UK youth wellbeing among lowest in Europe

Tuesday 21st April, 2009

A table ranking the wellbeing of young people puts the UK in 24th place among 29 European states with the Netherlands coming out top.

Only Bulgaria, Latvia, Lithuania and Malta ranked lower than the UK in a table compiled by York University on behalf of the Child Poverty Action Group.

Assessing countries on measures such as infant mortality, obesity, poverty and housing, the table studied data from 2006 for young people under the age of 19.

As well as asking children how they felt about life, education and relationships, categories covered in the study also included: health, subjective wellbeing, behaviour and risk, and housing/environment. For example, pressure from school work was classified under “subjective wellbeing”

A similar report by Unicef two years ago suggests little improvement has been made despite the Government stating they have lifted more than a million children out of poverty.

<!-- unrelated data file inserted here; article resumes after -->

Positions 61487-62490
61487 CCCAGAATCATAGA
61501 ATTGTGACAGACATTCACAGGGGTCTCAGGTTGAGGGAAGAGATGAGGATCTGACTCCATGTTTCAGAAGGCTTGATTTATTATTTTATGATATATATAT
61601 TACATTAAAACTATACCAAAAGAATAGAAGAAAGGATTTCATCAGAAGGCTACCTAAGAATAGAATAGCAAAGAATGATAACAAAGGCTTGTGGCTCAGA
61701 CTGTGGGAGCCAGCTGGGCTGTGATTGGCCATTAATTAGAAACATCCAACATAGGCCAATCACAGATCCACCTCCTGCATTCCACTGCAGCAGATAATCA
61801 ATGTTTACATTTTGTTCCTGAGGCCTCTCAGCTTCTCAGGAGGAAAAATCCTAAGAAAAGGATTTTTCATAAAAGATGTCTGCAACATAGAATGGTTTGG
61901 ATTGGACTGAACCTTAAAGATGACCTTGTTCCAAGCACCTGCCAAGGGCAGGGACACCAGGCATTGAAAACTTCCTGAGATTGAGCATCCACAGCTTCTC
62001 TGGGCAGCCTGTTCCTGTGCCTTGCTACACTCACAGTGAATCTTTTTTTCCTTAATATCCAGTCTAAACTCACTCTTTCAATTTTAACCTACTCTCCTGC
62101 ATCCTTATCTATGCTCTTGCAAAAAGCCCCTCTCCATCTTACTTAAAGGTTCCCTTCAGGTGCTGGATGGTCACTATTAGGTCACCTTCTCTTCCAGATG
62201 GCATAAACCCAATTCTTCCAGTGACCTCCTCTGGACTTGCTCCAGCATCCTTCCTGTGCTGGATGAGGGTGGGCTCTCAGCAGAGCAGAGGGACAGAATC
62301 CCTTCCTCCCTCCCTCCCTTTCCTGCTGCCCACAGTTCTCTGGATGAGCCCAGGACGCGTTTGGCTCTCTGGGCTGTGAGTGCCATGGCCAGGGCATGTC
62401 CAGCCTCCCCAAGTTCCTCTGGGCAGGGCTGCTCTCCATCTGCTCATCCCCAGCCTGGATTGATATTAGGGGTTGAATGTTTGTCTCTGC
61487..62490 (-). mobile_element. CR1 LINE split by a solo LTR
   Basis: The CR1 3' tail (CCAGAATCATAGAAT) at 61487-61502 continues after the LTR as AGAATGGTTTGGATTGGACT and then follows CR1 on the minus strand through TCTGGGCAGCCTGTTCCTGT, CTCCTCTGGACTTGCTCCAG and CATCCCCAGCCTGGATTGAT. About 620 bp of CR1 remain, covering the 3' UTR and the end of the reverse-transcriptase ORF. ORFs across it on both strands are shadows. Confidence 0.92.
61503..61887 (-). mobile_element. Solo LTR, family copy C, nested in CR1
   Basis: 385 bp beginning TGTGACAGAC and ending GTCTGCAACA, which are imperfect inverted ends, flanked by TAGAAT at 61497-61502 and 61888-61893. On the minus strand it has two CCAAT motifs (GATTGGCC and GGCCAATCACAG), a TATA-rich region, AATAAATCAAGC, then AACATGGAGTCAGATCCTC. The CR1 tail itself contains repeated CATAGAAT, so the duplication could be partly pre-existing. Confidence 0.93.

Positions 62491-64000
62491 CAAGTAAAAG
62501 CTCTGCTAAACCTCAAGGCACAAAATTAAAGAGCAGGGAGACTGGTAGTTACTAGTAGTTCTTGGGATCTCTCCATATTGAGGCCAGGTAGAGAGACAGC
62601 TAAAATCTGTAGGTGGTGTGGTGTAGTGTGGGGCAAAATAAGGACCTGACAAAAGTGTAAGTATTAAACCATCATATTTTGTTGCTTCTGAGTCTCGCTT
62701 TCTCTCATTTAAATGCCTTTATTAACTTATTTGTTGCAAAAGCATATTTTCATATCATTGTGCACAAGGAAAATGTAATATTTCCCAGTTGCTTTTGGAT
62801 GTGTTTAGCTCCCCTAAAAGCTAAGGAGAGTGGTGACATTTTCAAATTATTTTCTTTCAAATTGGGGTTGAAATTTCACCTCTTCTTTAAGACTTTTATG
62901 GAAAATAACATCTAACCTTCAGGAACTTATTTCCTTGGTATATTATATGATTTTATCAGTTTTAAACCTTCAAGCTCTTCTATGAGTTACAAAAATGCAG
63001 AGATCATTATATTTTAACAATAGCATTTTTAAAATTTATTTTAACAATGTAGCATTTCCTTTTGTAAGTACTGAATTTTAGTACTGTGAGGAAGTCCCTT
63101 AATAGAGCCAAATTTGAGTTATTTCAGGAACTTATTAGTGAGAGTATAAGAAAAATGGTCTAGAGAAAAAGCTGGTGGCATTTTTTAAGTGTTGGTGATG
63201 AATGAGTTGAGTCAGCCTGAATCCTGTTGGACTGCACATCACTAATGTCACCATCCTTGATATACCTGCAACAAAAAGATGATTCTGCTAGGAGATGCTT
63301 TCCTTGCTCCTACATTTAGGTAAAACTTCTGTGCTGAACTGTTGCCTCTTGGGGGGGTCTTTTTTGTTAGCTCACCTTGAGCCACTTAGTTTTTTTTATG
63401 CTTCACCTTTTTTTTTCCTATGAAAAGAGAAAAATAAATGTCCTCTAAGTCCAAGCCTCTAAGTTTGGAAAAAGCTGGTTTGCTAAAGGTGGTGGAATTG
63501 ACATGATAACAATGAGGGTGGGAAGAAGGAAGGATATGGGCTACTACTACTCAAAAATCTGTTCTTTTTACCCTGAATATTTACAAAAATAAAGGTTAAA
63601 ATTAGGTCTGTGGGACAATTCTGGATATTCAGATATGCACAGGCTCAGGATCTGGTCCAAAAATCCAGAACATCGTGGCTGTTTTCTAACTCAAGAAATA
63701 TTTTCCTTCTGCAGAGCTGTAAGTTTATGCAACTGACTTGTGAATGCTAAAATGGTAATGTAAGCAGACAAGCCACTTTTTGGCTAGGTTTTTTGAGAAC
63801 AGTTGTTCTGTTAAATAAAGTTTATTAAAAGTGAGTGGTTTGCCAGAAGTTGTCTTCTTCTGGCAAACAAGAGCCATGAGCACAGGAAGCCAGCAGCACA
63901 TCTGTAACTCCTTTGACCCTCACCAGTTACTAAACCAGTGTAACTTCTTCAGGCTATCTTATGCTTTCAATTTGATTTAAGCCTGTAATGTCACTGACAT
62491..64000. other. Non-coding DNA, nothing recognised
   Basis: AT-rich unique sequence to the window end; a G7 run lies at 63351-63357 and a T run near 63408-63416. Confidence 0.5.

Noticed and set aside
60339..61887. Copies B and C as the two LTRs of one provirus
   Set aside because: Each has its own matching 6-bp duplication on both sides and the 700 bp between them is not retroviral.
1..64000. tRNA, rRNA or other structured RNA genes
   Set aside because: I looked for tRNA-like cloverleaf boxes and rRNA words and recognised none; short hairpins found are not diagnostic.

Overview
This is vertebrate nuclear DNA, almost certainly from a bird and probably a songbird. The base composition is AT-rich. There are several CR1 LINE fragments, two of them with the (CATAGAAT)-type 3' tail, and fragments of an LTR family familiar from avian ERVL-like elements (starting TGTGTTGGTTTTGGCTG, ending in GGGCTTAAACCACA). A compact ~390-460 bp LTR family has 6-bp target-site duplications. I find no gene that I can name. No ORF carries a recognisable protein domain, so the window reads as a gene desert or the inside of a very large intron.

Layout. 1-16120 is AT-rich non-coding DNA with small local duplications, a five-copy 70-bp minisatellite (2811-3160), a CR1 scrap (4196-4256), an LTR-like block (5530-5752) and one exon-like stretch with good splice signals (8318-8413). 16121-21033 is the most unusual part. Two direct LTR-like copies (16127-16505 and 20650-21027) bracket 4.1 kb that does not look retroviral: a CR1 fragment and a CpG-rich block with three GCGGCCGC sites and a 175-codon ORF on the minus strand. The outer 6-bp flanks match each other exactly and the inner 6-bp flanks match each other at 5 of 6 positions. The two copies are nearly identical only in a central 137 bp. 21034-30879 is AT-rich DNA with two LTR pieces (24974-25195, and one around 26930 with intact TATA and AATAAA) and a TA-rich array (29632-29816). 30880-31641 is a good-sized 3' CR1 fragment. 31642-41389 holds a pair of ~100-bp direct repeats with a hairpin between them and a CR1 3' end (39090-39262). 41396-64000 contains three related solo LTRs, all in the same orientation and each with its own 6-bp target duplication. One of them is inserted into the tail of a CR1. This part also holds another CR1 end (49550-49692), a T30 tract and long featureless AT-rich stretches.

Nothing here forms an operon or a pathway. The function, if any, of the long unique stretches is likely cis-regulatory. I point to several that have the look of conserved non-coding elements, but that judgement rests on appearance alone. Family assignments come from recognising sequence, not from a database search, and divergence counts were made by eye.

The Child Poverty Action Group said the ranking was well below what it should be given the country’s affluence. Britain performed best in the child relationship category placing 15th.

The report stated that the UK’s position has been influenced by the number of children in families where no parent is working. Their recommendations include:

– Job protection and removing barriers to work (such as expensive childcare)
– Strengthen the safety net for families living below the poverty line
– Remove means testing for benefits
– End low wage poverty for those working but on minimum income
– Stop the classroom divide whereby children in poverty have lower attainment
– Fair public services for those in need
– Stop poverty premiums where the poorest families pay more of their income in tax and on basic goods and services
– Decent housing for every family

Children’s minister Beverley Hughes said the government created the children’s department to focus on schools and families and plan to put those at the heart of everything government does.

This latest report comes after a recent survey of 1,000 children in the UK found kids were worried about knife crime, bullying and finances but otherwise happy.



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